Terry Larson’s Homily from Ascension Sunday, June 2, 2019

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Ascension Sunday Homily

June 2, 2019

Terry Larson

 

It was about this time of year. Sue & I were living in Cuba City where I was pastor of a Lutheran church and Sue was attending seminary in Dubuque, Iowa. It was a Saturday afternoon and I was trying to finish a sermon. My church office looked out on to the parsonage garage. The parsonage was close to the church… 8 feet to be exact. I was frustrated because the sermon wasn’t coming together. The Spirit seemed absent. She must have been over at St. Rose of Lima Church working with Father Graham! So sitting there feeling uninspired, I knew I needed to accomplish something worthwhile that afternoon. So I decided to change the oil in our car…a 1972 Subaru station wagon . It was orange. It matched the orange and brown carpet in our living room. Orange was a popular color in those days.

I changed clothes, went to the garage, turned on the radio…it was about time for Prairie Home Companion, got the wrench & oil pan and slid under the car. After draining the oil, I tried to get the old oil filter off.  It was in an awkward place. It wouldn’t budge. I tried with my right hand and my left hand and then made a desperate attempt with both hands…… That’s when I heard it! There was this beautiful music coming from the radio. I think it was Robin and Linda Williams singing this wonderful song. They were singing: ‘all shall be well, and all shall be well, and all manner of thing shall be well.’  I paused and listened, lying in the darkness of that garage on that cold concrete, filled with the joy of those beautiful words of Julian, of that lovely music.  Invigorated, I tried to loosen the filter again and it came loose!   All shall be well again.

In the struggle of trying to understand the meaning of Jesus’ ascension, those mystical words of Julian are truly a comfort. Surely they summarize the culmination of that time between Christ’s resurrection and ascension for those disciples. Can you imagine the challenge and disorienting time for those disciples? The gospels tell those stories…Jesus appears in the room with the doors closed, shows up on the road to Emmaus and they didn’t recognize him, he served as a fishing guide where they didn’t recognize him until he ate fish and broke bread with them. If any one of those disciples would have kept a journal, I’m sure they would have indicated somehow the very human challenge of trying to wrap their heads around what was happening!!  That’s why the assurances found in that last sentence of Luke’s gospel are so important:  And they worshiped Jesus, and returned to Jerusalem with great joy; and they were continually in the temple blessing God.  It ended well…all shall be well.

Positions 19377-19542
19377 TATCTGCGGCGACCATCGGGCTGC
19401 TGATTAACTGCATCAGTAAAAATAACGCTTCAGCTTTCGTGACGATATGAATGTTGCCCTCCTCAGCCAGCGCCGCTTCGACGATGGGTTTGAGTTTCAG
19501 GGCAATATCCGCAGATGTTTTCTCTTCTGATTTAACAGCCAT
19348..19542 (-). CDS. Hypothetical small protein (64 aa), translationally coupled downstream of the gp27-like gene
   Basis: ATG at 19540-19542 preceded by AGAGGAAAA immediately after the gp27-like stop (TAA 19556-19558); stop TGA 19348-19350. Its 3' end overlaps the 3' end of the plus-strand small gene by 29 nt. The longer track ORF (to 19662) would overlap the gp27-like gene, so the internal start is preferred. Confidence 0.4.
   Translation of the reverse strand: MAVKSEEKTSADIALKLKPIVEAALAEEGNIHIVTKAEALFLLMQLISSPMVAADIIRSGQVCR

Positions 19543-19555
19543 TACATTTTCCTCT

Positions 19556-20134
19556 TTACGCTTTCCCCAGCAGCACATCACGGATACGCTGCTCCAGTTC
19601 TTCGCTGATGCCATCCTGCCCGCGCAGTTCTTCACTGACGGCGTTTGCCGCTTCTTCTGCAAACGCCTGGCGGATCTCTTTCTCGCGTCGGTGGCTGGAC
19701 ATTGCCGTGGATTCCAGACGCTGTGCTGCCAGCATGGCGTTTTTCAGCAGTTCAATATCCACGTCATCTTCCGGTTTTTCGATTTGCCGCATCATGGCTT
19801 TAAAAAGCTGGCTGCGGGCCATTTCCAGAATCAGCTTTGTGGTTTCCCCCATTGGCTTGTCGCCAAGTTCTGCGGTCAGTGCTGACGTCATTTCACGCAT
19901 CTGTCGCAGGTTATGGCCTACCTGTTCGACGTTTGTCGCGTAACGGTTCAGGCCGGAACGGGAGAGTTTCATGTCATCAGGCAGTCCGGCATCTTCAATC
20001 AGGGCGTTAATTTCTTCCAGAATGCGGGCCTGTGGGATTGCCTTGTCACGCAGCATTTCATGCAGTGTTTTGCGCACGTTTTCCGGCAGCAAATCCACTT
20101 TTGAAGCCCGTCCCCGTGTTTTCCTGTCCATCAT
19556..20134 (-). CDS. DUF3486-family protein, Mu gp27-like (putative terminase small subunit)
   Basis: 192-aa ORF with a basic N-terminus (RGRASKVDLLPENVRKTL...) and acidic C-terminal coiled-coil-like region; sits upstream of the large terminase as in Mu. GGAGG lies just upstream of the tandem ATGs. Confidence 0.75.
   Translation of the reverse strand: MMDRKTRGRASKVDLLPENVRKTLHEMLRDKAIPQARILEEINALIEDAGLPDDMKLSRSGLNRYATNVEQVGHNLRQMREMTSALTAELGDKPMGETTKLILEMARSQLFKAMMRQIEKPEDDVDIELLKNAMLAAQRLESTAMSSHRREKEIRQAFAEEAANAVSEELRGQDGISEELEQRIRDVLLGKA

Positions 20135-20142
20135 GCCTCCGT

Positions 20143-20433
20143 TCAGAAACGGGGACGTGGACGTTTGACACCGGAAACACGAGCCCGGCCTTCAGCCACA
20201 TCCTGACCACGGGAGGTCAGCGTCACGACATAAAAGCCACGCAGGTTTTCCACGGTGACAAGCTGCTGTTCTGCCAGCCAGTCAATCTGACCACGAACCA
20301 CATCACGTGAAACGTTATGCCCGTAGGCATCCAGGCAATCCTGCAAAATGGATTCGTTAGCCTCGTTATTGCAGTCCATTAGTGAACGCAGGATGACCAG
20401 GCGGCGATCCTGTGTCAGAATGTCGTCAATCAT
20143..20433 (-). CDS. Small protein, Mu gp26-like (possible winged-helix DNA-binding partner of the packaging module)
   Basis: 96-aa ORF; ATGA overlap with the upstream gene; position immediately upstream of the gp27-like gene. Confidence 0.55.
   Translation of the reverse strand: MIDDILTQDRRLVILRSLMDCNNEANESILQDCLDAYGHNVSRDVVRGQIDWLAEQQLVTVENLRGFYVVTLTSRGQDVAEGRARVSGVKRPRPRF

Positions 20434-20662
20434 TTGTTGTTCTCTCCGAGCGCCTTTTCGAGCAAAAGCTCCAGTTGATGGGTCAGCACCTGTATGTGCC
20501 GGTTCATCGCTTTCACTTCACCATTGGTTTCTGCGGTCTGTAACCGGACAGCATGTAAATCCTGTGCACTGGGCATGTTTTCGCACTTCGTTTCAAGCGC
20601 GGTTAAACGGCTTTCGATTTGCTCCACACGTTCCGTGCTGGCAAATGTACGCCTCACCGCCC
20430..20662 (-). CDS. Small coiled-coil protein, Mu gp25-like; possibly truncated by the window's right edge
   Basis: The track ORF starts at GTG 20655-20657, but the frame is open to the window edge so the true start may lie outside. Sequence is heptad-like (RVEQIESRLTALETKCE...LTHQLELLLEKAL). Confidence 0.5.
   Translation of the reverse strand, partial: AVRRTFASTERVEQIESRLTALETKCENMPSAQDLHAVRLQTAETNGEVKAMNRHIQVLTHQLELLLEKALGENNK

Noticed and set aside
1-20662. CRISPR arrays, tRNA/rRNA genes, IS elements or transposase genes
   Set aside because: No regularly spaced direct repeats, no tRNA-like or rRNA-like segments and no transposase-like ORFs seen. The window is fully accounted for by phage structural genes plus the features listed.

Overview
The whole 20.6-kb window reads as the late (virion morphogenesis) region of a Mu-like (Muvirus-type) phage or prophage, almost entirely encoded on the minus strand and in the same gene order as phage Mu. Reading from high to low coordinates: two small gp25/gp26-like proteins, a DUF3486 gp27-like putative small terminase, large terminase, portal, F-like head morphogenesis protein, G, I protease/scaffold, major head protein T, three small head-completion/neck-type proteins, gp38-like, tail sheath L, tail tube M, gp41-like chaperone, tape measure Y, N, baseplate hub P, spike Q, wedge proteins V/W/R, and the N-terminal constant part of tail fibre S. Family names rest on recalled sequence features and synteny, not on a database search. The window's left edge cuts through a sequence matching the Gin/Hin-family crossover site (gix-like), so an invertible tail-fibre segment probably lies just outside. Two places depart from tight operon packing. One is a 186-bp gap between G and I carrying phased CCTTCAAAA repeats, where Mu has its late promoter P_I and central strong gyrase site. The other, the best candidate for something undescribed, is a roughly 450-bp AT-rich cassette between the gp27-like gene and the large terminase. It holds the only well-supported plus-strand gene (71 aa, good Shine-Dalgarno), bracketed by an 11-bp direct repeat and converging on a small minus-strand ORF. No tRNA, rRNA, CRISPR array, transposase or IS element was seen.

There is profound mystery in the ascension of Christ that goes beyond the literal, physical act of Jesus disappearing into the clouds.  Luke gives a very down-to-earth depiction of the two figures dressed in white…they were probably the same two figures in dazzling clothes who surprised the women at the tomb early in the morning on the first day of the week. Their questions were of the same ilk. They asked the women: ‘Why do you look for the living among the dead?’ What?  And true to form, they asked the disciples: ‘Why do you stand looking up toward heaven? What?  Hadn’t they been paying attention!

These Luke/Acts stories of Jesus ascending into heaven are interesting reading yet very challenging. It’s not helpful to focus on the physical mechanics of the Ascension … did Jesus pass through the troposphere to the stratosphere to the mesosphere to the thermosphere to the exosphere…into outer-space through the billions and billions of stars into heaven?  The how of the Ascension is going to remain truly a mystery.

It’s much better for us to focus on the effect of Jesus’ Ascension!  Jesus opened their minds to understand the scriptures…opened their minds to understand the Godly mystery contained in the meaning of the scriptures; made them witnesses to the love of God, and empowered them with the Spirit who inspired and empowered them.  Jesus’ Ascension is a great day that marks the beginning of the final days of Easter.  Next Sunday, the 50th day of Easter is Pentecost when the fire of the spirit is breathed into the hearts and lives of the disciples.
And so when Jesus leaves his disciples…..they worshipped him, and returned to Jerusalem with great joy; and they were continually in the temple praising God.’  They ‘returned to Jerusalem with great joy.’ These were no longer men and women imprisoned by their fear. The transformation that Jesus wanted in their hearts and minds was that now they were willing to be that good news to others.  They had a conviction in God’s power over all things. They knew that whatever came there way, all would be well.
May we rejoice this day as we remember the transforming journey that the disciples had undertaken in the days after the resurrection.  We are here because we too are caught up in the resurrection life.  We believe that despite all the trials and challenges of this life, that all will be well. May we remember, especially if we have any of those dark days when it feels like we are laid out on the cold concrete despair wondering about our purpose, stuck in a bad place, may we remember that we are empowered by God to witness to the love and grace of the resurrected and ascended Christ.    May we commit ourselves to live as people not limited by the challenges and frustrations of life but as a people transformed by Our Christ who is risen, ascended and glorified.

Amen.

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